How To Train Your Dragon 2 is a decidedly darker, deeper follow-up to the original, says Sukanya Verma.
How To Train Your Dragon impressed with its remarkable possibility of coexistence between the fiery Vikings and temperamental dragons.
Add to that some well-timed wit, a dash of sentimentality, a cuddle-worthy dragon and the Dreamworks animation entitled itself to a sequel.
What's great about How To Train Your Dragon 2 is that it doesn't take its inevitable existence for granted. Rather it's a continuation of the tale instead of yet another victim of the forced franchise syndrome.
In this decidedly darker, deeper follow-up, the story steps out of its comfort zone to embrace extreme challenges and impart a lesson in nurturing and compassion.
It may not possess the perky spirit of its predecessor but lays out enough merits on its own to enjoy just the same.
How To Train Your Dragon 2 resumes five years after we last visited Berk, the bustling Viking village and home to our visionary hero Hiccup, his burly chieftain dad Stoick, spunky girlfriend Astrid and, most importantly, a supremely adorable fire-breathing friend -- Toothless, a Night Fury dragon with leathery black skin and golden yellow eyes.
In this time, the socially inept, sarcastic Hiccup has enhanced his engineering skills and Berk has beautifully adjusted to its flying inhabitants. But there's still some coming-of-age to do, Hiccup isn't quite ready to bear the burden of his father's social responsibilities.
An ardent explorer, he seeks new worlds, newer experiences unlike his ladylove or mates still relishing the last bits of adolescence in a power-packed game of Dragon Racing.
The movie begins with a vibrant report of this contest, which resembles the quickness of Harry Potter's Quidditch and aggression of Rugby and cuts to the magnificent mid-air antics of Hiccup and Toothless.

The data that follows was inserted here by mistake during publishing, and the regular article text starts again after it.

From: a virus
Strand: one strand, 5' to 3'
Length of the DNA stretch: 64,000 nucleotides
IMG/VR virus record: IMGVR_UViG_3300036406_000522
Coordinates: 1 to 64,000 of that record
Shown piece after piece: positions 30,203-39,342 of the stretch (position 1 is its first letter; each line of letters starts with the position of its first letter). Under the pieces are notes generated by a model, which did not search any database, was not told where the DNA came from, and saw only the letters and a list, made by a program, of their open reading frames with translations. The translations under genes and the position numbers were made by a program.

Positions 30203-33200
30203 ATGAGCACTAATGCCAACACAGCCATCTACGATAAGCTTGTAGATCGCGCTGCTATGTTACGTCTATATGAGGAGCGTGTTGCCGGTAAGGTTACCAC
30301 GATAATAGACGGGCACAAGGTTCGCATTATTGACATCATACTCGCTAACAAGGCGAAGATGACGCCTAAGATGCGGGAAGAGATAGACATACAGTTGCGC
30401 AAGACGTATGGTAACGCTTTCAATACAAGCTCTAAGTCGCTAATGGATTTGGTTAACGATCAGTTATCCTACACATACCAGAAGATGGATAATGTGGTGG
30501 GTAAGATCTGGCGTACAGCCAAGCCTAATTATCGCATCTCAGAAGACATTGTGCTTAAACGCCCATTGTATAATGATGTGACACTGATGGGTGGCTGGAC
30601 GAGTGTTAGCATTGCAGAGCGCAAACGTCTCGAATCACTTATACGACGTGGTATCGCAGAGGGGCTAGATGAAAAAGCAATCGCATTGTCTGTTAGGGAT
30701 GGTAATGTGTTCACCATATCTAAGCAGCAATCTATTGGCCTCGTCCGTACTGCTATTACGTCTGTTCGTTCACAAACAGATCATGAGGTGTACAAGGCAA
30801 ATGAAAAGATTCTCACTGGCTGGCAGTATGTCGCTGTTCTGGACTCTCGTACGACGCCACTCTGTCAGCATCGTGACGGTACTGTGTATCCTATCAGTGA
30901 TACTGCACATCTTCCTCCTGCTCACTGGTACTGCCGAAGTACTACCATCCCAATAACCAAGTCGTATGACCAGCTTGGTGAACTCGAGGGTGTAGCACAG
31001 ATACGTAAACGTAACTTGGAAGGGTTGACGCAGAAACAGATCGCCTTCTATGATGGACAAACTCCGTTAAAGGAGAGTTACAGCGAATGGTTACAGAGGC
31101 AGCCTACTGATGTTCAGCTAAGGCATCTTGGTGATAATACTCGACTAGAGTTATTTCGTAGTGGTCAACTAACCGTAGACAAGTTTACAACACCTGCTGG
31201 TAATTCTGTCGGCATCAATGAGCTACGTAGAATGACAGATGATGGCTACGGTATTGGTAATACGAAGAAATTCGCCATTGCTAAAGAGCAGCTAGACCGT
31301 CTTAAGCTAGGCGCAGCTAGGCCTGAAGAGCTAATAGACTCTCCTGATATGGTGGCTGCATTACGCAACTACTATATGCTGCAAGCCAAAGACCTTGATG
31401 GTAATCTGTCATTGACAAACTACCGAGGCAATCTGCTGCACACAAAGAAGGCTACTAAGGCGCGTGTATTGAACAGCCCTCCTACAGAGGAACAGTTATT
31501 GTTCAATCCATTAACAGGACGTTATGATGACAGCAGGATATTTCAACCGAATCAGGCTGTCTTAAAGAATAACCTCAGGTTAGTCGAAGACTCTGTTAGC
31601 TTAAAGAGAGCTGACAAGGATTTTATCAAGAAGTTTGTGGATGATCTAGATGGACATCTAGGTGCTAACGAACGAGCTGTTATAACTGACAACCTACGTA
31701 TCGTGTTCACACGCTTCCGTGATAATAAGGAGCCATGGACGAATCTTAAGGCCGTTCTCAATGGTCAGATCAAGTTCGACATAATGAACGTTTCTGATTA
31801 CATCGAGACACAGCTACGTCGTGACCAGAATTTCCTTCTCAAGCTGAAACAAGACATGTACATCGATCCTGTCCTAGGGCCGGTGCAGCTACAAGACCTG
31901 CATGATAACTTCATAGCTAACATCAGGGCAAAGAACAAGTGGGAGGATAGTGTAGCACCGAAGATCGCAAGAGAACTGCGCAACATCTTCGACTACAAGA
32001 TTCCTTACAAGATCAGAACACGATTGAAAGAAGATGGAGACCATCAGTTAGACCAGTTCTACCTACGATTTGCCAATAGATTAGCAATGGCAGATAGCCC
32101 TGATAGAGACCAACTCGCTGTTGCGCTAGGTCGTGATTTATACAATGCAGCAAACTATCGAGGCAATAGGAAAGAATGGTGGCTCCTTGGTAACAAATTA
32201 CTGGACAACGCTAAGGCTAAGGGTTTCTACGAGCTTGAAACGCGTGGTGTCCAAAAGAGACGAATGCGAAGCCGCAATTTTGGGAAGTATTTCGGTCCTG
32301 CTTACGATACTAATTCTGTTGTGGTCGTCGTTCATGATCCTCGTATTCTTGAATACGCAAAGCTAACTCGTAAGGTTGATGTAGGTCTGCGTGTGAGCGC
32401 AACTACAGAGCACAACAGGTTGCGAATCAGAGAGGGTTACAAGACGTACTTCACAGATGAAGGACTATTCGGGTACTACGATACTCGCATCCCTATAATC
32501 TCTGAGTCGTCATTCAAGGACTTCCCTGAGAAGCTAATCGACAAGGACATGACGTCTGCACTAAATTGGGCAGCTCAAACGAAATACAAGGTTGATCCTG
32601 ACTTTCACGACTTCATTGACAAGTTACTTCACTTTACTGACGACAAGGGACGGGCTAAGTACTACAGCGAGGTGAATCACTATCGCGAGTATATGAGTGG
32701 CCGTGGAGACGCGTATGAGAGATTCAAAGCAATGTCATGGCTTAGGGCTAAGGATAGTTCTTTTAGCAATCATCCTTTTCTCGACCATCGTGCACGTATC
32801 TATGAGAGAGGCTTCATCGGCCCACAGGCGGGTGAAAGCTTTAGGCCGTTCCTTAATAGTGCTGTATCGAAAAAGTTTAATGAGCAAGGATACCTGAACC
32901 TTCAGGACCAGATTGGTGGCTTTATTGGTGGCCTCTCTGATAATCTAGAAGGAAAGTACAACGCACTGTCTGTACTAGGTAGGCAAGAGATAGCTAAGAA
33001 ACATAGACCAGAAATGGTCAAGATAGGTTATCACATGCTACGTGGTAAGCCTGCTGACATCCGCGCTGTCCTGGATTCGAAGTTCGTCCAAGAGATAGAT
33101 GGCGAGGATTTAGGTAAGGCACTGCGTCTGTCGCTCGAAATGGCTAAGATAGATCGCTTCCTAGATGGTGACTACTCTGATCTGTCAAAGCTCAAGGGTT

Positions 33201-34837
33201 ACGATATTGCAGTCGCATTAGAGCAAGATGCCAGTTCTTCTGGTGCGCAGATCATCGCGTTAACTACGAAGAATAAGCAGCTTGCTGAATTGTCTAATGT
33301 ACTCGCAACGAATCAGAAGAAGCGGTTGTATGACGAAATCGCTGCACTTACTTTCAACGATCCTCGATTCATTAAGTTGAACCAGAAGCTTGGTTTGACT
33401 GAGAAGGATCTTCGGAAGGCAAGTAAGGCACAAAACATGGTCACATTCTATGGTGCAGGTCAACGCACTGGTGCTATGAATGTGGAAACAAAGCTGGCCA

Dean DeBlois, co-director of the last one (with Chris Sanders), retains that pulsating rhythm of the first film here too as well as the elegant design -- some more variety of stunning dragons in bolder colour schemes and intimidating enormity.
If the perilous Dragon Nest provided the most enigmatic visual in the previous edition, the exquisite Dragon sanctuary in all its multi-coloured brilliance is a majestic sight to behold. Such wizardry comes alive beyond words in 3D.
But its focus isn't only the beauteous; How To Train Your Dragon 2 conjures many a moments of dread, eeriness and brutality prompted by its barbaric antagonist Drago Bludvist (Djimon Hounsou), which may be too intense for the tender tots in the audience.
Confronted by such belligerent, big-scale odds, it's obvious the clash won't end as favourably it did the last time.
And so here, DeBlois goes full throttle to deliver a dramatic spectacle, in the blockbuster vein of recent summer releases like Godzilla and Edge of Tomorrow, led by the mammoth alpha dragon, Bewilderbeast and his menace-wreaking master.
Aside its kinetic wonderment relating swooping dragons blowing plasma ice and fire, How To Train Your Dragon 2 is also about discovery, accountability and pacifism. And that’s where Cate Blanchett's free flowing emotionality comes in. She plays the mysterious, sensitive Valka and her link to Hiccup and the story is best discovered on screen.
Voice work by the actors Jay Baruchel, Gerard Butler, America Ferrera Craig Ferguson, Hounsou and Blanchett ranges between spunky to serviceable but none of it bears the distinction of Dreamworks' Shrek or Kung Fu Panda.
Having Toothless for a pet is no cakewalk but Hiccup finds the balance between the creature's soul and his own instincts to overcome physical limitations and soar new heights.
How To Train Your Dragon realised it. How To Train Your Dragon 2 confirms it.